Products vs. Services: Buy with Intention

Updated January 23, 2024
11 min read
Products vs. Services: Buy with Intention


Have you ever bought products or services from a new source and then felt disappointed? Was the expectation too high, or was the delivery too low? Today, we live in an experience-based economy. Delivering a defect-free product is no longer enough. Amazon and others figured this out and capitalized on making the buying event something we want to repeat. In this article, we will explain the difference between a product and a service and how contracts can help you buy with intention and enjoy your customer journey at every stage.

Products and Services Compared

First, let's analyze the difference between a service and a product. The customer journey is different when buying products and services, though the functions may be the same. The basic functions are vendor selection, product selection, order placement, fulfillment, and payment.

Products and services represent the two main categories of offerings that businesses provide to consumers. Products are tangible items or goods that a consumer buys to own or use. These could range from electronics, clothes, and furniture to food items and automobiles. Products are typically standardized, produced in large quantities, and can be stored and used over time. 

On the other hand, services are intangible and are consumed at the point of sale. Services involve the provision of skills, knowledge, or efforts to satisfy a customer's need or want. Examples of services range from hairdressing, medical check-ups, and consultancy to facility management and transportation services. Unlike products, services are usually customized to the individual customer's needs and wants and cannot be stored or resold.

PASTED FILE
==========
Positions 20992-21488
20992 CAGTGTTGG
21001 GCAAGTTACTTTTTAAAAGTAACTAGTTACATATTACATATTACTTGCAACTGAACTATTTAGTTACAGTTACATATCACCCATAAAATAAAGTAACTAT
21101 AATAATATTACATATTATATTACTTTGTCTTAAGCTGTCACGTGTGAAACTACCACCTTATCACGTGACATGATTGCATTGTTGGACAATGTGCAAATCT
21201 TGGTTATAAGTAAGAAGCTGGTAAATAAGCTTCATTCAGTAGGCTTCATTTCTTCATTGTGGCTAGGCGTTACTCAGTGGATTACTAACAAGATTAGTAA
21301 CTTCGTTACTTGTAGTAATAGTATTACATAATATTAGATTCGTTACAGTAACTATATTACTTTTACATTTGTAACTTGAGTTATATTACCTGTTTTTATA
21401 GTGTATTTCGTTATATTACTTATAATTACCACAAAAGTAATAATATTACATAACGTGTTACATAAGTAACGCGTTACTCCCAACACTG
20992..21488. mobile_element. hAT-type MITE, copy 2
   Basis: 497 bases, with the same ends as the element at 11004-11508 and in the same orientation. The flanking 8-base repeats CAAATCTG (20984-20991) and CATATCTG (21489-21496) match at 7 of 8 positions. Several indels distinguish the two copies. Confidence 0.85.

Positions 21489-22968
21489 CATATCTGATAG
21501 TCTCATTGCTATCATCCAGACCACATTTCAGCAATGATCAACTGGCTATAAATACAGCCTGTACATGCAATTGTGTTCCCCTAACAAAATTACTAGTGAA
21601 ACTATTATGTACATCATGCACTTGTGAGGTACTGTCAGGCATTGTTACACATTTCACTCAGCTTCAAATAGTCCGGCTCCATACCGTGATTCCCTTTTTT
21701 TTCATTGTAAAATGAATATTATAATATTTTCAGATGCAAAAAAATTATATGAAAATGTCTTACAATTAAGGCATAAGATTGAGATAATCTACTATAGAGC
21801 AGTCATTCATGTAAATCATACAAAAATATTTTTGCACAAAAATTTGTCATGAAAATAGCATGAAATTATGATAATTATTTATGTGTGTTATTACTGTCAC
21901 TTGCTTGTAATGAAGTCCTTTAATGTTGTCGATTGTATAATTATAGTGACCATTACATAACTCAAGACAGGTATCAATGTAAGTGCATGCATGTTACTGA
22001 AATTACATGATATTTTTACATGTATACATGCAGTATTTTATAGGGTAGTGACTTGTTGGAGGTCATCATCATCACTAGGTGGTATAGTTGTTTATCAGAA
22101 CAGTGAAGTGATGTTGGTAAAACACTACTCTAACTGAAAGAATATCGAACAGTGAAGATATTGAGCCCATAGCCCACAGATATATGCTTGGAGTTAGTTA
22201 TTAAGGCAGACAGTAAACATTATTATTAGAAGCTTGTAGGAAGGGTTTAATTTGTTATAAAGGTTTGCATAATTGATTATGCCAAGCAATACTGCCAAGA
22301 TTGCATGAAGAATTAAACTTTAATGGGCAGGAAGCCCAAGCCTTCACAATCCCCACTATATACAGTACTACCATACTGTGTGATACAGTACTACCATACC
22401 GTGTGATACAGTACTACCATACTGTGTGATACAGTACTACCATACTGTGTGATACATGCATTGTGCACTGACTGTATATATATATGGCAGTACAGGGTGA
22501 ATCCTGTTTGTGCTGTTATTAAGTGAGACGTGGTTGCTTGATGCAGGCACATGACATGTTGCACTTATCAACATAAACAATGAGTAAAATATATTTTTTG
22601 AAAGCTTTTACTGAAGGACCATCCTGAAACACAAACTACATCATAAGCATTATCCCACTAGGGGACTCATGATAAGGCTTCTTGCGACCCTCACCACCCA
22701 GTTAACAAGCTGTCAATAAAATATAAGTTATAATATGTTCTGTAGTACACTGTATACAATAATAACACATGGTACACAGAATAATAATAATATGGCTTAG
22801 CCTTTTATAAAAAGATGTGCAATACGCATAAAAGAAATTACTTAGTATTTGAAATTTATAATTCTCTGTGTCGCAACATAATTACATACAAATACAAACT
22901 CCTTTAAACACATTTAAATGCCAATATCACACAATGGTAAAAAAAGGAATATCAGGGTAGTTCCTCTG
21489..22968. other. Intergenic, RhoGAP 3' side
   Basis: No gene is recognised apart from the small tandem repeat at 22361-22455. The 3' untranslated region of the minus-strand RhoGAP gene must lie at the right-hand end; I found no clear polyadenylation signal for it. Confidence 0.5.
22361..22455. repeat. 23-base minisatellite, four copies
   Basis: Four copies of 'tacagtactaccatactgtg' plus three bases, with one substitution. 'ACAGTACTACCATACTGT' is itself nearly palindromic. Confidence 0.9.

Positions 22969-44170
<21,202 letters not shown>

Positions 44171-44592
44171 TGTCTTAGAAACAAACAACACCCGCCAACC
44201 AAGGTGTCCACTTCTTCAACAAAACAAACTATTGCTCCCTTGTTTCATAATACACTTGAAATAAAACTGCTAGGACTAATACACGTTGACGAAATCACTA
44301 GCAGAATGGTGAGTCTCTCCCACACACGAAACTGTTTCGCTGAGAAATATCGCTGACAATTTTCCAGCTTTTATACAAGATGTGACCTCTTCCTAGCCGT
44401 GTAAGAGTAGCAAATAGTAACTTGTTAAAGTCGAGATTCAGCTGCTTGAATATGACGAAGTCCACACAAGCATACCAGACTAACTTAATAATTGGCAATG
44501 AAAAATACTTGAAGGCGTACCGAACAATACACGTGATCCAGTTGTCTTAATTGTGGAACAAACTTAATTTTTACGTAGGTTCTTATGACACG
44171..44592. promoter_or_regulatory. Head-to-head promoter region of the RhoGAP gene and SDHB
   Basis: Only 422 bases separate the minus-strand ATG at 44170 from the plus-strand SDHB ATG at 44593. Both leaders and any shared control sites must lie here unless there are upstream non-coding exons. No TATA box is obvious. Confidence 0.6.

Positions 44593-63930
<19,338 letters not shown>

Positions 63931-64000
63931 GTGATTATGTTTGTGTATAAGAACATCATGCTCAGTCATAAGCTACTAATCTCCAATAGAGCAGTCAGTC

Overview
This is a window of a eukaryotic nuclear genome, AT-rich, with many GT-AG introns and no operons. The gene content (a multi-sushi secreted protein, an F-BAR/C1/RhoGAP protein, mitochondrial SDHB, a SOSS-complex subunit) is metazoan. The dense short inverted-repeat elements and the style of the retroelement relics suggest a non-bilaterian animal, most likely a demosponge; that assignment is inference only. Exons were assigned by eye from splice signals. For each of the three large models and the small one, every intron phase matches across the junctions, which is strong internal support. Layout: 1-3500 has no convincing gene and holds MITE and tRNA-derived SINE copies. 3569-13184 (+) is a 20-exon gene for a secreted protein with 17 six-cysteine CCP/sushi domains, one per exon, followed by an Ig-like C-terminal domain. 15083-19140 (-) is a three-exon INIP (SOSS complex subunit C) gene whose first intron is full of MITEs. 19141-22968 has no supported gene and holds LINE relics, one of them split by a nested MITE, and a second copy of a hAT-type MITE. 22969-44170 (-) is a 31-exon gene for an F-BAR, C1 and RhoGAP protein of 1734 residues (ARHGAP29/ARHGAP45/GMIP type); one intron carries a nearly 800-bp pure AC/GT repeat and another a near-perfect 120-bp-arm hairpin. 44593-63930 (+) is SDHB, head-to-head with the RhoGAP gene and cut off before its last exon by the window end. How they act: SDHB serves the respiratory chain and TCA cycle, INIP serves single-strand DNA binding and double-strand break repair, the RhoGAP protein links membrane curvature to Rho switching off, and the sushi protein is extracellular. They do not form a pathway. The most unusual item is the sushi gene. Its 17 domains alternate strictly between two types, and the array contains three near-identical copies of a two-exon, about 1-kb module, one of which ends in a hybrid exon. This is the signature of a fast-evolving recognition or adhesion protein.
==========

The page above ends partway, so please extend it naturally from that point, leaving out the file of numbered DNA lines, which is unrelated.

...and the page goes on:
Similarities and differences between products and services

In the product vs service opposition, there are a few similarities between its components. Both are designed to satisfy the needs and wants of customers, and they require value exchange between the consumer and the business. The success of both products vs services depends on their quality, price, availability, and customer satisfaction level.

However, when comparing product versus service, key factors stand out:

  • Are tangible items that customers can own or use.
  • Typically standardized and mass-produced.
  • Can be stored and used over time and do not require interaction between the seller and customer during consumption.
  • Are intangible and consumed at the point of delivery, often necessitating a higher degree of involvement and interaction between the seller and consumer.
  • Customized according to individual customer needs.
  • Cannot be stored or resold, making timing and availability essential.

So, in short, while the difference between product and services might appear vast, both play crucial roles in satisfying varied customer needs and wants. In the service versus product discussion, the goals remain the same — customers' satisfaction and fostering long-term business relationships.